Elmer Pfefferkorn, Dartmouth University, established the basic
principles of genetic mapping in T. gondii. Drug resistance
markers were generated in two strains of T. gondii that were
adapted to use in the laboratory. Fortuitously, these strains
included the type II and III lineages: clone
was derived from the type II Me49
strain, originally isolated from a sheep in
California; and CEP, a type III strain solated from a cat in
Dartmouth, NH. Dr.
established here is no predetermined mating type, but rather a single
organism can complete the entire
(Pfefferkorn et al.
Consequently, when two strains infect a cat simultaneously, they can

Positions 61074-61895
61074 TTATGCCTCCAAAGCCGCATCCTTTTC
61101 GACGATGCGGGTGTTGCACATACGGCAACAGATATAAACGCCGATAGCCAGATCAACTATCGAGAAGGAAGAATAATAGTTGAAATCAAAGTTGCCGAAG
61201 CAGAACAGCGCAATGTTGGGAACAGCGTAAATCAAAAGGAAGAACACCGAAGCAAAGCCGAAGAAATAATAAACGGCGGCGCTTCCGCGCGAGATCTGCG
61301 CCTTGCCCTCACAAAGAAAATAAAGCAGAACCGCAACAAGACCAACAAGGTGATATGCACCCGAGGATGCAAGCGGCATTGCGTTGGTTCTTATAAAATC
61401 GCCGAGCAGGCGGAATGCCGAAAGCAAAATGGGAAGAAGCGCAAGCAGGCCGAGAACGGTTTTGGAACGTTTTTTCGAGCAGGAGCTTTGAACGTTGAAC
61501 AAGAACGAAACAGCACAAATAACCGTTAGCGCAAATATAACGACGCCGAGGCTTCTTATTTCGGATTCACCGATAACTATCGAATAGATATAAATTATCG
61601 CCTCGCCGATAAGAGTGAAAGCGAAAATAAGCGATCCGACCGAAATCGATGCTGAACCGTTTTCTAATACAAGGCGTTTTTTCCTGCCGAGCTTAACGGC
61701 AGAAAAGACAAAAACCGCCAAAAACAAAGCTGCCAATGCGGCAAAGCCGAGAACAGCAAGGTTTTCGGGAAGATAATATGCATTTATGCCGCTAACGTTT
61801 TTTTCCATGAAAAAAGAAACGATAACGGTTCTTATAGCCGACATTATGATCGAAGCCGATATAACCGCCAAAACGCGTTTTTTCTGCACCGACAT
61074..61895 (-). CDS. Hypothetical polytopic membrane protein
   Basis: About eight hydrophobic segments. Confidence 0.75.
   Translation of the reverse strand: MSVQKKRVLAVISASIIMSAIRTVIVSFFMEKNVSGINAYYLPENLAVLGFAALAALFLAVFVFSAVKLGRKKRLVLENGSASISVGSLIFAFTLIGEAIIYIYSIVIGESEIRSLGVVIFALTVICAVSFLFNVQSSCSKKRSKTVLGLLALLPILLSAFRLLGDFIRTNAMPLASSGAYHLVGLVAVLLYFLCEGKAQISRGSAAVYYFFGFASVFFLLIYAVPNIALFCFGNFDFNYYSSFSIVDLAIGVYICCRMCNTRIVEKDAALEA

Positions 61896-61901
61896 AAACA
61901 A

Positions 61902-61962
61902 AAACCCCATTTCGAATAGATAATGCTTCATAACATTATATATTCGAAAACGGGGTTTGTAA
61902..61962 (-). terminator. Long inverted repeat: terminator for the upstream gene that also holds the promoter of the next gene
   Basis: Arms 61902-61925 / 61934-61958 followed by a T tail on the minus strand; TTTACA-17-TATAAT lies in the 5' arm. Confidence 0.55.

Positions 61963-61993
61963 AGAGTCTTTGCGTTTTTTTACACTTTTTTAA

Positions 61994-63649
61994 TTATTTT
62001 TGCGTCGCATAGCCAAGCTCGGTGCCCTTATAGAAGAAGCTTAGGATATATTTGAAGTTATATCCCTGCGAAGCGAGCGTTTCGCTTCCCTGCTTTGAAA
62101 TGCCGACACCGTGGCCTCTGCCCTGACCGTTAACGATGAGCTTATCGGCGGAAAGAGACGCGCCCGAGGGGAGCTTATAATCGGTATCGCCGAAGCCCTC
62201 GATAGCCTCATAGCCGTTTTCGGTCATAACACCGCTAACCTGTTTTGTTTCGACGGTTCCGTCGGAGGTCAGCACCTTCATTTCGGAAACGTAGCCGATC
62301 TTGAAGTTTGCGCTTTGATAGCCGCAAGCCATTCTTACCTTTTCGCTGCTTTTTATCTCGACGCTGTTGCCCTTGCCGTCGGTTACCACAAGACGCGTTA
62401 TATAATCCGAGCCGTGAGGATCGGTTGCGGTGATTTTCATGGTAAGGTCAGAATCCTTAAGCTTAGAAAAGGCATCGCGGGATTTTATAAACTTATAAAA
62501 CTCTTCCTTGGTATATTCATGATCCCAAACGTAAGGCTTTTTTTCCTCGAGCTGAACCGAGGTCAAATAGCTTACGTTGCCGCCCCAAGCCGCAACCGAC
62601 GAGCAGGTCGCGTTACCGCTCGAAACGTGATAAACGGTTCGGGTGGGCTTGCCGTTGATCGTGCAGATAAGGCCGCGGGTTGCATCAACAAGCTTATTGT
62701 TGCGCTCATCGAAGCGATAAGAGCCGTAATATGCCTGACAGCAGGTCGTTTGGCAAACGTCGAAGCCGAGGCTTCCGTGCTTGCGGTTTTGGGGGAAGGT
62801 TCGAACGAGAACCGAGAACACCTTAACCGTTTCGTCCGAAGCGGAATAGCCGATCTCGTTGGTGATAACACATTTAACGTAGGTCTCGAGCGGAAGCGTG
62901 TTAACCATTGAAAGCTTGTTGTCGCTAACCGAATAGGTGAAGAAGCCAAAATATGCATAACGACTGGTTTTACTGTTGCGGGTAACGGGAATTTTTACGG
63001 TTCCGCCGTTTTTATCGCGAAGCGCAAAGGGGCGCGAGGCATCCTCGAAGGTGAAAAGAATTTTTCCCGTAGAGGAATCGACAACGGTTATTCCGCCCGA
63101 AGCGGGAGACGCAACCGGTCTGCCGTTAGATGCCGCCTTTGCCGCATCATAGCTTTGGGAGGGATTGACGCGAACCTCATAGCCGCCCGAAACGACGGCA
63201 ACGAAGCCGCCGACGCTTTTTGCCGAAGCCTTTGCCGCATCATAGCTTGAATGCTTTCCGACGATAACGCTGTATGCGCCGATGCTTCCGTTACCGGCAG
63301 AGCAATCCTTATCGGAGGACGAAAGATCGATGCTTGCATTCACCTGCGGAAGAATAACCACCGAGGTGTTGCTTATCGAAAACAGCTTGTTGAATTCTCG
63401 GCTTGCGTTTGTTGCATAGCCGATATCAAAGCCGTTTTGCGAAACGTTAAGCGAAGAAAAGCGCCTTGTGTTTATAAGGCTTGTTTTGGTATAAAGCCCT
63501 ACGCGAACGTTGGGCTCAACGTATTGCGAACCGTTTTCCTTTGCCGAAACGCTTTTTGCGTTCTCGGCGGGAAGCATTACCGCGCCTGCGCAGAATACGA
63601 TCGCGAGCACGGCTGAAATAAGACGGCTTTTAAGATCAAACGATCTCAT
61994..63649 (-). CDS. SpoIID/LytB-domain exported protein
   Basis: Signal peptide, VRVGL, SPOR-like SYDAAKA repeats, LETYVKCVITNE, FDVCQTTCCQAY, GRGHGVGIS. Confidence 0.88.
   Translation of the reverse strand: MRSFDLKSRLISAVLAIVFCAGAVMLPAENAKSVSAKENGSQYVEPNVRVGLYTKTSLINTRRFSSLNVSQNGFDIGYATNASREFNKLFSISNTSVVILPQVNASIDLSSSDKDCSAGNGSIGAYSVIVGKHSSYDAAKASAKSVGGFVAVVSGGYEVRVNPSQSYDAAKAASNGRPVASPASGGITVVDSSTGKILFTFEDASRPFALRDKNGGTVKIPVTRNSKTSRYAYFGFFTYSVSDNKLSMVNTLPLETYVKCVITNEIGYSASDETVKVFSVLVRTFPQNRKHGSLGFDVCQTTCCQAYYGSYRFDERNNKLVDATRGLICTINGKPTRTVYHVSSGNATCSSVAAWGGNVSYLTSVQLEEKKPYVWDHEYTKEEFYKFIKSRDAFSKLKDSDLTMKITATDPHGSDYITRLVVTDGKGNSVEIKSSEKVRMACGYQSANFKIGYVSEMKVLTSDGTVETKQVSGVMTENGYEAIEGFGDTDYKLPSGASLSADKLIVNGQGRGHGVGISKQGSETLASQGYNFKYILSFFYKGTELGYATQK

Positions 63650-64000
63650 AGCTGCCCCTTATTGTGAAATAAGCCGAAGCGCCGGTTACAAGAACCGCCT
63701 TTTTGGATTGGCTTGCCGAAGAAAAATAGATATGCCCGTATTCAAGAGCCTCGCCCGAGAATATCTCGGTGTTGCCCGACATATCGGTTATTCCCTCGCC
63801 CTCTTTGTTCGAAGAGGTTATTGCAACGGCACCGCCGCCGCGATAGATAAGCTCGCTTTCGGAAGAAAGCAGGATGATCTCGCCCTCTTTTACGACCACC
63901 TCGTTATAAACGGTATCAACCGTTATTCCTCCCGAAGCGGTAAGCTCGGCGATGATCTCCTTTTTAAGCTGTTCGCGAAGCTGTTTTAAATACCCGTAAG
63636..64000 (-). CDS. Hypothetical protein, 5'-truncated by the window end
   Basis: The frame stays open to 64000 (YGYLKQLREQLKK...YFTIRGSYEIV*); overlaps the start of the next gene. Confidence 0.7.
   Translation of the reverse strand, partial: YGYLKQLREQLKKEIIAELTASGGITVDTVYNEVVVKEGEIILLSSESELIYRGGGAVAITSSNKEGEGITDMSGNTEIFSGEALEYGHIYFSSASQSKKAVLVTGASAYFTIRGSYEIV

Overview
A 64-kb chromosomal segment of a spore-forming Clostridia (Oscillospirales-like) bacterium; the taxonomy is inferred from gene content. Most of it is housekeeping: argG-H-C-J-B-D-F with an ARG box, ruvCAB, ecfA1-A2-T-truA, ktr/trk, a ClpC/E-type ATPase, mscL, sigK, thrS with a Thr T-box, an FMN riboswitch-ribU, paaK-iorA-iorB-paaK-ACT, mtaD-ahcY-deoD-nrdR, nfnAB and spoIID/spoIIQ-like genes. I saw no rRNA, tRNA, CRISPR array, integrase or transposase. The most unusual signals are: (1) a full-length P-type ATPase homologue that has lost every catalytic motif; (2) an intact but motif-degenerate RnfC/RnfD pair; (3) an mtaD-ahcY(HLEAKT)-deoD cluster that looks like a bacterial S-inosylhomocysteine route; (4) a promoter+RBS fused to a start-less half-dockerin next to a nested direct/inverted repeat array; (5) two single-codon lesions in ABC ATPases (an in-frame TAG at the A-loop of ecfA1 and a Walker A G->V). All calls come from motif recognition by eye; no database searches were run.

undergo self-mating or outcross to generate recombinant progeny.
of inheritance and the
ratios of progeny obtained help confirm the haploid nature of the
and Pfefferkorn 1980).
Some of the advantages of
classical genetics in T. gondii include: a relatively stable
genome allows simple linkage analysis, a single cross can generate
thousands of distinct progeny, haploidy simplifies genetic typing, and
allows direct observation of phenotypes, progeny can be cryo-preserved
and analyzed at a later date. Two primary experimental crosses have
been used in the generation of
linkage maps for T. gondii.
II x III crosses
I x III cross